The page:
The naira dropped by 0.66per cent to N611/$1 yesterday morning from N607/$1 recorded on the previous day, findings by New Telegraph show. Also, data on FMDQ Exchange website shows that naira closed slightly weaker on Wednesday at the Investors and Exporters’ (I&E) window with a 0.05 per cent depreciation, to close at N420.5/$1 compared to N420.28/$1 recorded in the previous trading session.
The depreciation of naira at both the unofficial and official markets comes despite Nigeria’s external reserves maintaining an upward trend in the last few weeks. For instance, data published by the Central Bank of Nigeria (CBN) shows that the country’s dollar buffers gained $426.54 million between June 6 and 22, 2022.
According to the apex bank, the external reserves rose from $38.42 billion on June 6 to $38.85 billion on June 22, 2022, meaning that the reserves increased by $426.54 million. New Telegraph’s analysis of the CBN’s data indicates that after heading south for most part of April and May, the reserves inched up to $38.483.66 billion on May 31 from $38.483.59 billion on May 30. They, however, resumed their downward slide falling to $38.42 billion on June 6 2022 only to rise to $38.46 billion on June 7. Analysts believe that the reserves accretion of the last few days is the result of the price of oil (the commodity that accounts for over 70 per cent of Nigeria’s forex earnings) remaining above $120 per barrel in the last two months(it was $126.6 per barrel as of June 21 on CBN’s website).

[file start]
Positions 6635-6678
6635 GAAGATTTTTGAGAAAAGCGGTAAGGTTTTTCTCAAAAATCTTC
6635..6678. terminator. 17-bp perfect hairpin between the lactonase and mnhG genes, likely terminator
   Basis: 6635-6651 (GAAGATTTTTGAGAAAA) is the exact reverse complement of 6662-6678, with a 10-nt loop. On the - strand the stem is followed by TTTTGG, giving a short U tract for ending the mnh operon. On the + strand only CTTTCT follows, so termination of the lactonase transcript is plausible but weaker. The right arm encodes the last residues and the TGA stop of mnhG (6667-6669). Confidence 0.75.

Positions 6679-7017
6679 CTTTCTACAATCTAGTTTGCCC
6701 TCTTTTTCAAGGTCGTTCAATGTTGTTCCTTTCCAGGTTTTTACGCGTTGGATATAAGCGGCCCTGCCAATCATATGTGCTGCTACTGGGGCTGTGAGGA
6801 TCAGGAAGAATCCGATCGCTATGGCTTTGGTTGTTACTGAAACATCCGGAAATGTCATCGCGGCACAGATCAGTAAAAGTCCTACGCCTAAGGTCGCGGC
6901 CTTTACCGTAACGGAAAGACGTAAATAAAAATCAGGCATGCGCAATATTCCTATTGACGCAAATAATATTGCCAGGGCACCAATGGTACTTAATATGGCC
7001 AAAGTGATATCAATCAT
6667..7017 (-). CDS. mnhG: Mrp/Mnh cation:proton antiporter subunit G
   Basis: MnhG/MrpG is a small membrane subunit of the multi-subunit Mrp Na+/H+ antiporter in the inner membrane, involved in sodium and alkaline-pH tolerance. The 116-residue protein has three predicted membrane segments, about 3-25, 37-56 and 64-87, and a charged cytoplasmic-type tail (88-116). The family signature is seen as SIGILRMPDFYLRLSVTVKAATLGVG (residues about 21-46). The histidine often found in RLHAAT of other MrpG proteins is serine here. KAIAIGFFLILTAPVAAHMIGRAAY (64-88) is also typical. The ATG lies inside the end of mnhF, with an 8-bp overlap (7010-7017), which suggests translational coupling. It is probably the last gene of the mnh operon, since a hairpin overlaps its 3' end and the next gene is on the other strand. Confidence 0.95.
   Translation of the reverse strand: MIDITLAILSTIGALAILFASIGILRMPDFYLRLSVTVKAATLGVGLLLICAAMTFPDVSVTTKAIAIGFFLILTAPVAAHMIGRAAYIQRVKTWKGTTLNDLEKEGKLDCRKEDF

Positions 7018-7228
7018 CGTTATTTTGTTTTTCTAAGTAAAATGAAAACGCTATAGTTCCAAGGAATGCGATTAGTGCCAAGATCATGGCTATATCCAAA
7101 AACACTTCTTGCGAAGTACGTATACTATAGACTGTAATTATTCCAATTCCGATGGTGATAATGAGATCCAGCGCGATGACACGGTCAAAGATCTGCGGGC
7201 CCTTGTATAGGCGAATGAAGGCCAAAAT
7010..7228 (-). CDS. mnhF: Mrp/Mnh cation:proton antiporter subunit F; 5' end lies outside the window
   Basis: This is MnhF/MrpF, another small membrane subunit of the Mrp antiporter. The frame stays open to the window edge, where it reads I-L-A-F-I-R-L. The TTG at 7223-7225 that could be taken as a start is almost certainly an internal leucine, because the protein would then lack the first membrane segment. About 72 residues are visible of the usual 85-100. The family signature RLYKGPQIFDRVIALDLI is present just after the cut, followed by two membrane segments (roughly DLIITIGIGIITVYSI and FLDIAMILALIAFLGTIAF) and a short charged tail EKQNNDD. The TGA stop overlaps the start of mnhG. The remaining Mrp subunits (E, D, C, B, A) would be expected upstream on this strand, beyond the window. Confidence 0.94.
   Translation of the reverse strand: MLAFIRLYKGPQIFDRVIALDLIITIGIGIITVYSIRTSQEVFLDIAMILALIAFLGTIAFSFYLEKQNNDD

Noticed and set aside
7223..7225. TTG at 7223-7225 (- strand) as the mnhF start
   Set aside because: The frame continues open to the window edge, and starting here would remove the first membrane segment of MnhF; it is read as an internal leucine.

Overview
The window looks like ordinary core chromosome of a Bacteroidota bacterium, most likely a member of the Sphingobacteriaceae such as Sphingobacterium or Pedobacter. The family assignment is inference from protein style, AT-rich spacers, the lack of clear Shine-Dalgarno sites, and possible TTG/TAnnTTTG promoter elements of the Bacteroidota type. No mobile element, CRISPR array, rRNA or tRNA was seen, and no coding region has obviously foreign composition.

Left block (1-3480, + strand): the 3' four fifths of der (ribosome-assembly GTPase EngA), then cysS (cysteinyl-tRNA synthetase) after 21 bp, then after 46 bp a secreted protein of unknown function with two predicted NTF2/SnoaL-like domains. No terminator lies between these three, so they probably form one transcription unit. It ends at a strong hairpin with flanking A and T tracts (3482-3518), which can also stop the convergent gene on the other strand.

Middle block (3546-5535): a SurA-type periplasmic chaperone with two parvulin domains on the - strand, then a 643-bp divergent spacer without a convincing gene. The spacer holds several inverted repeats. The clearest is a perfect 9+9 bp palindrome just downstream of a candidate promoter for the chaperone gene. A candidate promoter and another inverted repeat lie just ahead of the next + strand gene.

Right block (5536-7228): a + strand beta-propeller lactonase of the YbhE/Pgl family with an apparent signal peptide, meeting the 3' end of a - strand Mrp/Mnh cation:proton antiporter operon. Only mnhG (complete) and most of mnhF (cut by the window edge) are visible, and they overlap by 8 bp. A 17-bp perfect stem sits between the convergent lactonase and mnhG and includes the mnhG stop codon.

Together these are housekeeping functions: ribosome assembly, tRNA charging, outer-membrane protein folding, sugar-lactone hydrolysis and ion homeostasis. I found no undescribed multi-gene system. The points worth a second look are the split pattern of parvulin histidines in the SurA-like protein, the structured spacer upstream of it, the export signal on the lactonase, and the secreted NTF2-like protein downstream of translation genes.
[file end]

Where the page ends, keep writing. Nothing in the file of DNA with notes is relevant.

However, while high oil prices may be having a positive impact on Nigeria’s external reserves, New Telegraph gathered that the reserves accretion reported by CBN in recent weeks was caused by the apex bank’s deliberately reducing its intervention in the forex market in its bid to conserve the dollar buffers. New Telegraph reported last month that worsening forex scarcity in the official market had compelled some deposit money banks (DMBs) to start informing their customers interested in purchasing foreign currency to meet needs such as international school fees, upkeep and rent payments, as well as Basic Travel Allowance (BTA) and Personal Travel Allowance (PTA), to submit their applications in advance. For instance, in an email titled: “Important update on FX transaction,” sent to its customers, which was sighted by this newspaper, one of the country’s Tier 1 banks said it will need a 30-day period to fulfil requests for school fees, upkeep and rent payment. The lender also stated that customers are required to submit applications for BTA/PTA 14 days before their proposed travel date.